1. Anonymous

      The politics are much more complicated than just R and D. Especially in Pgh, lots of R’s are registered D just so that they can participate. Bill is probably the most right wing mayor in modern history, while at the same time being very left wing. Dugan, while and R, is part of the City’s urban elite. That is Bill’s biggest core of support. The landed gentry don’t really care about someone’s politics on fringe issues so long as they keep the circle of power close. They will pay an extra small tax here and there and give away this and that, but keep power close and in the hands of the well connected. The problem with Luke is that he shunned this crowd. Now they have their guy in power. Dugan is very respectable but a member of that crowd and will help them. My guess is that the members that are giving Bill grief are more connected to the old school democratic powers – fire fighters, municipal workers, blue collar community.

      Don’t believe my analysis? The proof is always in the pudding. When different reactions are given for similar conduct. Imagine if Luke’s police chief gave away a contract to his buddy….. Didn’t Bill and Fitz use millions of public dollars to help steer a project (AWC) to their campaign buddy and supporter Grant Oliphant? The private bidder from NY was going to do the exact same thing the private bidder from Heinz is going to do – build a hotel and have the AWC operate in the lobby. But, only one of them is connected to the Mayor.

      1. bramr101 Post author

        Sorry, I must have been stunned.

        Bill is probably the most right wing mayor in modern history, while at the same time being very left wing.

        Why, that paints him as the sort of extremist nobody could possibly like. Nicely done!

        There are legitimate reasons to dig more into the police data contract (mostly because we haven’t found it yet) but it was competitively bid and the guy from Wisconsin was the only applicant. Same with the foundations and the AWC. I don’t consider the hotel to have been more than Dollar’s leverage to up the price.

  4. Anonymous

    Has this blogger (or anyone else) ever confirmed that BBI didn’t have email before, or do you just blindly accept political pr as the god’s truth? I know people who got emails from BBI before January.

      1. bramr101 Post author

        Well then that’s a failure not just of all media but the previous administration. When the laptops were locked up in a cage, it was widely reported that BBI inspectors didn’t have email, but nary a peep of objection, not even from Council.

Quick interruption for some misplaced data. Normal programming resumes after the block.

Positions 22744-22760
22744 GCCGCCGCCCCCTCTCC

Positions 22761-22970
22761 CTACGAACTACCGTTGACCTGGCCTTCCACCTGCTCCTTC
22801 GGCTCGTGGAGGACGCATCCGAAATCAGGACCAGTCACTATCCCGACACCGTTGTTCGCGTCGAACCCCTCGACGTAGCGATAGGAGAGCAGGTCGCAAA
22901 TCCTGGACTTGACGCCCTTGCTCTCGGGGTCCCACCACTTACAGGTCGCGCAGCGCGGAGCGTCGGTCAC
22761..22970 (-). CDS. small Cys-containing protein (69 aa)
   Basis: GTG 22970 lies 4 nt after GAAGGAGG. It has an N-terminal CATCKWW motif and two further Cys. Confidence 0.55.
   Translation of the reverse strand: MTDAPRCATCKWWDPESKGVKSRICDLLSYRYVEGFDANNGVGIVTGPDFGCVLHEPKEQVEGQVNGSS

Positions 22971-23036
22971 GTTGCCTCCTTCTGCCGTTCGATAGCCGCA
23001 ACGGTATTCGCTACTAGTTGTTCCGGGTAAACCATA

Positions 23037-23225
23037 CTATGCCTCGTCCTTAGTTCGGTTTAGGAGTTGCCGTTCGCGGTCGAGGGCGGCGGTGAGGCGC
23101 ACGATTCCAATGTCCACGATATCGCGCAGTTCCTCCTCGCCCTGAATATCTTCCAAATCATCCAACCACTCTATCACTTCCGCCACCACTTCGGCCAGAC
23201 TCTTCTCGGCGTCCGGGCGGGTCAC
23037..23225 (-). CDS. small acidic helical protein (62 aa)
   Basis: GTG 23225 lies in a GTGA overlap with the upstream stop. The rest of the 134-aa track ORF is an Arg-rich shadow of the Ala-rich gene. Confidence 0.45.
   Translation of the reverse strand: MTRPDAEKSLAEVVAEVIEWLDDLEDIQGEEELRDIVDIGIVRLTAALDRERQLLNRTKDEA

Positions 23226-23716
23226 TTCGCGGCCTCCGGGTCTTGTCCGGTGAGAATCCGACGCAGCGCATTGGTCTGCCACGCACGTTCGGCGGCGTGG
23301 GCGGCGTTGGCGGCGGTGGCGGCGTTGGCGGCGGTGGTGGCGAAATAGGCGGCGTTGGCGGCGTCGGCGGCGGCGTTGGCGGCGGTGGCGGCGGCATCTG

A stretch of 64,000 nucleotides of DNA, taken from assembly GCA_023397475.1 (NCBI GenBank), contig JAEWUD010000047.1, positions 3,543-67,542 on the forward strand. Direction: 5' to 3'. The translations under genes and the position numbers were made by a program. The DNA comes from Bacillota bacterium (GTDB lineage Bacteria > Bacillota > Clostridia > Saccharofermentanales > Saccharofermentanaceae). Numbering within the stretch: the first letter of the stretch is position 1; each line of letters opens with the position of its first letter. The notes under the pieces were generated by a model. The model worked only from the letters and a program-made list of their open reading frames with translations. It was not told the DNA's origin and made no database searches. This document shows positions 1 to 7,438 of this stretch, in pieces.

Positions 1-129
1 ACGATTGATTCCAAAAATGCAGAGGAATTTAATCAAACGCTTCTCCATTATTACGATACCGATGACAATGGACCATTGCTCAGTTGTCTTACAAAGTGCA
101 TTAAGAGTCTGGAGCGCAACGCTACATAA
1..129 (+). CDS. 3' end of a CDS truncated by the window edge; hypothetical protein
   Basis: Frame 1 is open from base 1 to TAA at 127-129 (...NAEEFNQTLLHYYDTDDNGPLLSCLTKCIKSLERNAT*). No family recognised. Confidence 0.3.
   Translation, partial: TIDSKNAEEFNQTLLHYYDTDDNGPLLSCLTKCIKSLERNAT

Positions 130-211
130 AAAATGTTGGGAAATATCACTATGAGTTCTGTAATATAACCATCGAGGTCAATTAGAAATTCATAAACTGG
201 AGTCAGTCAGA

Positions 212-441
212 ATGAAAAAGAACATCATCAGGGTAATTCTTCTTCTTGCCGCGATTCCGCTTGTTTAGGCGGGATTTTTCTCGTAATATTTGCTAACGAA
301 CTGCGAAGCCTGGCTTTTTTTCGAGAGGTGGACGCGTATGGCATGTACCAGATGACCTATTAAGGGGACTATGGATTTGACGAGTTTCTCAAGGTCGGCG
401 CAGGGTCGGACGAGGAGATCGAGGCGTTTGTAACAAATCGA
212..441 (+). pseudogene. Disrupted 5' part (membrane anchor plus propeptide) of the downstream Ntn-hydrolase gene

Do you have any evidence, or would you like to attach an identity to bolster your assertion?

    1. Anonymous

      The difference is that it doesn’t take a lot of effort to confirm that BBI had email. You just refuse to take any action and exert any effort. Contrast that with what it would take to prove Ravenstahl is the reincarnate of Hitler.

      1. Joseph Stalin

        No, it would be very easy for somebody to disprove if the statement were meaningfully wrong. The claim, as I see it here, is that the offices weren’t wired for internet and lack of email was one symptom of this. If one person got an email from one inspector, that wouldn’t actually argue against Kennedy’s point that the office was not set-up to work with email.

    2. bramr101 Post author

      Can we all not, with the Hitler.

      Honestly Anon you’re claiming that every single reporter in the City is conspiring against you, as well as everyone in City Hall who would be in a position to know otherwise, including people who don’t mind blowing up the mayor such as Darlene and Doug. So there’s really no reason to take your claim seriously.

      1. Anonymous

        Doug Shields doesn’t mind blowing up the Mayor? This is an interesting twist. At one point Peduto named Shields a “mentor” and enthusiastically defended Doug’s absurd, childish histrionics.

  5. Anonymous

    I love it. Someone says the mayor is lying about whether BBI had email before January, and they get compared to Hitler, Stalin, and space aliens. I think I learned all I need to know about how the people on this blog feel about the mayor. I won’t be expecting that investigative report on how McLay steered City money to his buddies he worked with back in Madison anytime soon. As for anonymity, yeah the whole world knows who “MH” is.

      1. MH

        Thanks. He’s been away so long, I sometimes forget that people used to think that. I’ve had the initials longer than he has.